Malatya Haber Dealing with livestock losses
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Dealing with livestock losses

The South Dakota Department of Agriculture reminds producers who have lost livestock during the recent blizzard to document losses. Proper documentation is critical to ensure processing of potential claims.

“This early season, record setting blizzard is devastating to our producers and our thoughts are with them,” said Secretary of Agriculture Lucas Lentsch. “We are working to coordinate with ag industry stakeholders to establish and execute a response plan.”

SDDA is working closely with the Office of Emergency Management, Animal Industry Board, Brand Board and Governor’s Office on recovery efforts.

Documentation of

livestock losses

Documentation of livestock losses is critical. Documentation will help emergency authorities understand the scope of the impact of this storm and help you as producers to file claims and receive potential compensation for losses.

Producers should document all livestock losses with pictures of carcasses, vaccination and hauling receipts and records, or any other records such as tags, Bangs clips, etc.

Third-party verification of losses is recommended and can be a simple piece of paper explaining the facts and signed. This can come from a veterinarian, a local law enforcement official or even an arms-length third party such as a neighbor or pastor. Family members or hired employees are not considered third-party.

If you have questions regarding livestock identification, contact the South Dakota Brand Board at 605-773-3324.

Disposal and identification of livestock carcasses

The South Dakota Animal Industry Board will be coordinating disposal of livestock carcasses. Brand Board inspectors will be involved in identifying livestock and livestock carcasses and will document these losses and ownership. Call the Animal Industry Board at 605-773-3321.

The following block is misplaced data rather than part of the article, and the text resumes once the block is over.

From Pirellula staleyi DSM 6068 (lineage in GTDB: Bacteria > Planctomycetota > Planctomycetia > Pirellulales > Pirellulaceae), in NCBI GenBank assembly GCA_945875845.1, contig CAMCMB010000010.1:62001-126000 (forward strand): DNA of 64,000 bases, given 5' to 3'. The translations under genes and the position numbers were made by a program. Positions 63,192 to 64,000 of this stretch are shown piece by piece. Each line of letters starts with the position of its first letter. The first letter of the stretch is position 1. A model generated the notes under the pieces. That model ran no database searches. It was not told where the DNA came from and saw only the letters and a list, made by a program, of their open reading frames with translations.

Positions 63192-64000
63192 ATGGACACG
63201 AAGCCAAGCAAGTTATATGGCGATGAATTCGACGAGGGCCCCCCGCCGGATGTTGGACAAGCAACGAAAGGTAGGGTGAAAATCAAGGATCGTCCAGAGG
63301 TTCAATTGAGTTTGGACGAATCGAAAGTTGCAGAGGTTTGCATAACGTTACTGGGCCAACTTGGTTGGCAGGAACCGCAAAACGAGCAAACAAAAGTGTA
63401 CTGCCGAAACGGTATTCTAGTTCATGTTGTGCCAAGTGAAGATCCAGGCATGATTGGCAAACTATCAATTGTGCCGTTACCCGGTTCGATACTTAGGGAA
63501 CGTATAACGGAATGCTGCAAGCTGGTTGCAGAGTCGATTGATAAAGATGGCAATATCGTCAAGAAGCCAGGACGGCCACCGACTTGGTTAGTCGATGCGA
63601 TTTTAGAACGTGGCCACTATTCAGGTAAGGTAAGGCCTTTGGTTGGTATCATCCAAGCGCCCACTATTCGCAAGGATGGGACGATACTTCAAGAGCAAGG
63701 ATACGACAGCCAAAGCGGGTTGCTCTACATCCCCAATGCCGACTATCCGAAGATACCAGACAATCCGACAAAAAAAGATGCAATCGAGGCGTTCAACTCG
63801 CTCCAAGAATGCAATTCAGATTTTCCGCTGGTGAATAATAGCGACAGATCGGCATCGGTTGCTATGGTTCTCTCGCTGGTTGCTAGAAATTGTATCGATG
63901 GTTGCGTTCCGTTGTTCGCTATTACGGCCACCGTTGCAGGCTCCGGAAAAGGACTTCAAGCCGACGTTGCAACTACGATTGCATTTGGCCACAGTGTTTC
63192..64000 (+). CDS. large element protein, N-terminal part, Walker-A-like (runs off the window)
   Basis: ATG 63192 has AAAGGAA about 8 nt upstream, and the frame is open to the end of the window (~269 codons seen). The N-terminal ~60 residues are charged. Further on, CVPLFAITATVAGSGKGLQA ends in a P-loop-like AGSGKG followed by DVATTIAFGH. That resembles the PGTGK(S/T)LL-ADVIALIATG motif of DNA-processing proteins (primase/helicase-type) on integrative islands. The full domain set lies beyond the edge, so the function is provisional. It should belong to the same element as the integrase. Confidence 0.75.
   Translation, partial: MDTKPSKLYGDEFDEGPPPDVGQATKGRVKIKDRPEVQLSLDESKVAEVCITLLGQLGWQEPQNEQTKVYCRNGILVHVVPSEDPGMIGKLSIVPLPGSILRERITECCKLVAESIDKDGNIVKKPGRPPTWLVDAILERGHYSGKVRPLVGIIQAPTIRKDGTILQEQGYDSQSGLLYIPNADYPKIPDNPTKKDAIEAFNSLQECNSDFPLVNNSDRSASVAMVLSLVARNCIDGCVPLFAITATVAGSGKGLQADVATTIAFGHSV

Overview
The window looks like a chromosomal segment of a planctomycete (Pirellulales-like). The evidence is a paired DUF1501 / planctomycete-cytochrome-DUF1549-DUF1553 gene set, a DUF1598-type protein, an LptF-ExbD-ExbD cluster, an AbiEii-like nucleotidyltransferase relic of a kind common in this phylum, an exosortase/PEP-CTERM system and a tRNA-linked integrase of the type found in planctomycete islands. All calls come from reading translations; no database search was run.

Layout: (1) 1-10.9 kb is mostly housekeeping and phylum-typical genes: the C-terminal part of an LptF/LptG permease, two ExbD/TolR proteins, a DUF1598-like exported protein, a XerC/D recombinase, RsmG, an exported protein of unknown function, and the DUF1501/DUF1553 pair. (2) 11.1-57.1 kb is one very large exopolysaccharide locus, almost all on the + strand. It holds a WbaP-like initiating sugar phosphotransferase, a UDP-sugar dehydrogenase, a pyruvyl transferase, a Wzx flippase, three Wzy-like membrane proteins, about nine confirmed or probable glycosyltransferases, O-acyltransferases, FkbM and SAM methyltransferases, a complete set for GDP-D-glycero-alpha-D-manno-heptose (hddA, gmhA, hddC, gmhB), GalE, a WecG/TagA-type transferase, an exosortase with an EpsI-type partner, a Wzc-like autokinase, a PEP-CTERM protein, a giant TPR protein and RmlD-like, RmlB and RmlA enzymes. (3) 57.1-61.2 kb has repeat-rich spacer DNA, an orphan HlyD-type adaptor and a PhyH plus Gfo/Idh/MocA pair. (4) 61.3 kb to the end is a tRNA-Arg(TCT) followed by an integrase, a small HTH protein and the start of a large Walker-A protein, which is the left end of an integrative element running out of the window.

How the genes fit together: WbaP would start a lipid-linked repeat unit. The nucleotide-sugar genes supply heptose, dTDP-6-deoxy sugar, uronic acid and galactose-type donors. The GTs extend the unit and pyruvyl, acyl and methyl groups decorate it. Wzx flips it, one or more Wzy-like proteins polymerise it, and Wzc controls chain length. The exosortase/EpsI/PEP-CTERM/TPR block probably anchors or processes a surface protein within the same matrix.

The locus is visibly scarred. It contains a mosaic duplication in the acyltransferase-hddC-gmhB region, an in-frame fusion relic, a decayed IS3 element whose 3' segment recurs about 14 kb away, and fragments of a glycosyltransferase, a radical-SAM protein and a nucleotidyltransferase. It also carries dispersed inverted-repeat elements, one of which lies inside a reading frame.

For carcass disposal information, contact the AIB at 605-773-3321. Disposal guidelines are available at

A large-scale effort to gather carcasses from the roadways has begun. Contact your county emergency management or the Animal Industry Board for details or to report livestock for removal.

Help document the loss of livestock found on your property that don’t belong to you before disposing of those carcasses with photographs or by calling Emergency Management or a brand inspector.

Human stress and mental health

Don’t forget to take care of yourself and your family members.

Self-worth is not tied to net worth. These tragic losses are not your fault and don’t reflect on your capabilities as a rancher or as a person.

Individuals experiencing disaster-related stress should contact a local community health provider or call Youth and Family Services in Rapid City at 605-342-4195 or 605-342-4870. Information is also available at

Reporting loss of livestock

Reporting losses will help us manage the situation across the state but also help us to identify livestock ownership of animals that strayed in the storm.

Affected producers should contact their local county emergency manager: Bennett County—Jeff Siscoe, 605-685-5994; Butte County—Martha Wierzbicki, 605-569-2766; Corson County—Brad Schell, 605-273-4481; Custer County—Mike Carter, 605-673-8152; Fall River County—Frank Maynard, 605-745-7562; Haakon County—Lola Roseth, 605-567-3515; Harding County—Kathy Glines, 605-375-3313; Jackson County—Jackie Stilwell, 605-488-0334; Jones County—Angie Kinsley, 605-669-7101; Lawrence County—Paul Thomson, 605-578-2122; Meade County—Angella Sutton, 605-347-7623; Mellette County—Karen O’Brien, 605-259-3371; Pennington County—Dustin Willett, 605-394-2185; Perkins County—Kelly Serr, 605-224-5243; Shannon County—Frank Maynard, 605-745-7562; Todd County—Kara Walking, 605-429-3246; and Ziebach County—Mike Burgee, 605-365-5129.

Date: 10/14/2013


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